Sarah Lilley: The ins and outs of family court cases over video call



Sarah Lilley

Sarah Lilley reflects on her crash course in online lawyering precipitated by the first lockdown last March.

In early March 2020 I walked out of Inverness Sheriff Court to make my way back to the office following a morning of court hearings. Inverness Castle, in which the sheriff court was housed for over 180 years was, later that month, due to close its doors for the last time and all court business would move to the Justice Centre on Longman Road. While I knew that my appearances in early March would be some of my final appearances in that building, little did I realise that the following week we would all be working from home and I would not set foot in a court for over a year. Neither I, nor any of my fellow practitioners, had an opportunity to properly bid farewell to the castle, nor indeed welcome the move to the long-awaited Justice Centre. Further, none of us had ever conducted a court hearing over telephone or video call.

Fast forward 12 months and in March this year, I participated in the first family law proof (evidential hearing) to be conducted over WebEx in Inverness Sheriff Court. Over five days, I represented a parent who was involved in a high conflict child residence and contact dispute. A year ago, I could never have anticipated an evidential hearing being conducted over video call. Yet here I was, sitting at my own desk, in my own home, presenting evidence and conducting proceedings of the utmost complexity, seriousness and sensitivity, all through a computer screen.

In September 2020 I wrote about rural courts and how, especially in the Highlands of Scotland, we should be embracing the switch to remote courtrooms. At the time I suggested that a possible disadvantage of a virtual courtroom would be the inability for a sheriff to properly assess those giving evidence. Now though, I believe it is, certainly in some cases, possible to assess credibility of witnesses over video call.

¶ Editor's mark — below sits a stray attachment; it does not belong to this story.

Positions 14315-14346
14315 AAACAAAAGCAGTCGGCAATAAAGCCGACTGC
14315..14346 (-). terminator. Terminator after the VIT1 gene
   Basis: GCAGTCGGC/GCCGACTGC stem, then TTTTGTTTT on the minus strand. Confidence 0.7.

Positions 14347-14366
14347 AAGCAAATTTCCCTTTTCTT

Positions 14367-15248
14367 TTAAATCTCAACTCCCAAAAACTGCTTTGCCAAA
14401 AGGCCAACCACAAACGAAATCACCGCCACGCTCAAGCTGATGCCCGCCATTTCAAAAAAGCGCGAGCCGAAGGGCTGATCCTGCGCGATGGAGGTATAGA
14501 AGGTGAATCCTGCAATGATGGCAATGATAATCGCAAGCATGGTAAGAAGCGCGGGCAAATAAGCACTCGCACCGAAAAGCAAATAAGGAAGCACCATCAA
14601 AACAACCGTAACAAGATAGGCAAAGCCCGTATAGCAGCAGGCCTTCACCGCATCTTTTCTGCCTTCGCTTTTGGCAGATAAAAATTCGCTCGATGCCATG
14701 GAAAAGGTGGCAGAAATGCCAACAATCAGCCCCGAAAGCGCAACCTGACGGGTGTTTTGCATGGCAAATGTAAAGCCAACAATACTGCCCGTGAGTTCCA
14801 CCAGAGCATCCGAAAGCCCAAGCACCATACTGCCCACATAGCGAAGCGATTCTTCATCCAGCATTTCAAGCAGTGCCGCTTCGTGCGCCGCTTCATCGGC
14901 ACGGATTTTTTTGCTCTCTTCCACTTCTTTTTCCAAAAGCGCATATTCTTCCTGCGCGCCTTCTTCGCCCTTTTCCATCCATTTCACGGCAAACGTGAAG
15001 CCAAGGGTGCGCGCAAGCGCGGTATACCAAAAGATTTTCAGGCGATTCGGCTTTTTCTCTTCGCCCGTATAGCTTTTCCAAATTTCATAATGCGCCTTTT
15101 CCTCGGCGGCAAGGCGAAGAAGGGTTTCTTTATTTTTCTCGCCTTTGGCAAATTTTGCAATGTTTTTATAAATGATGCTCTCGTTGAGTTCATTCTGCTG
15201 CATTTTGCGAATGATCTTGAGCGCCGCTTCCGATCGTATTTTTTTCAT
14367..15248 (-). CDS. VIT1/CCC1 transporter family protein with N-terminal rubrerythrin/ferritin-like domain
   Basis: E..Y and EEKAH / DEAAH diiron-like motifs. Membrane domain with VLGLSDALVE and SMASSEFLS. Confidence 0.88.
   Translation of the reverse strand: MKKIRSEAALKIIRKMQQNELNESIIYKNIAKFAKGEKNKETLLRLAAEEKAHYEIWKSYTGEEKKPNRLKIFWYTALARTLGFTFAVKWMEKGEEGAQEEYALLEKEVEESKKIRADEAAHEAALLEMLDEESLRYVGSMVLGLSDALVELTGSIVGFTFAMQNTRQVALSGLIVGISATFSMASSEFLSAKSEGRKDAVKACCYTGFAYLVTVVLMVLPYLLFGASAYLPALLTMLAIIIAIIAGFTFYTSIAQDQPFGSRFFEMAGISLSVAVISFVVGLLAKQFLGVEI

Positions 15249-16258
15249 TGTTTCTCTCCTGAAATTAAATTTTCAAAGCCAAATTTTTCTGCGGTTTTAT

For trainee and junior lawyers too, it’s still possible to be involved in court proceedings, albeit in a different way. In my particular case, a trainee was present throughout the proof, from her home in a different part of Scotland. She helped with the preparation and sharing of documents and evidence on-screen and while her first experience of a proof differed vastly to my own initial such experience 12 years ago it was, nonetheless, valuable. Indeed, if remote hearings become a permanent fixture, this will likely become a standard part of the training process for all lawyers.

Some clients and witnesses may feel nervous at the thought of appearing in court remotely, especially if they’re not particularly tech-savvy, but the support given by the Sheriff Clerk and IT team of the Scottish Court Service is excellent. A few days before the proof the Sheriff Clerk arranged for us to ‘test’ the system and practice sharing our productions over the screen. Given that, in my case, one party was not represented by a lawyer, a member of the SCTS IT team ‘sat in’ throughout most of the hearing, to assist that person with the sharing of video and audio productions, as well as to provide support where any technical or IT challenges arose for participants.

I am hopeful that online family court hearings continue to be an option going forward. While I’m as keen as any of my fellow family lawyers to get back into a ‘real’ court there is, in my view, definitely a place for remote hearings, particularly for situations where the matter is of a procedural nature or taking place in a court that is not within the locality of the lawyers or clients involved. I think it is particularly well-suited to the Highlands of Scotland, given the rural and remote locations of some clients and courts.

If we work together to facilitate the administration of family law justice, we can continue to make this option work in a way that benefits children and families across Scotland.

Sarah Lilley is a senior associate at Brodies LLP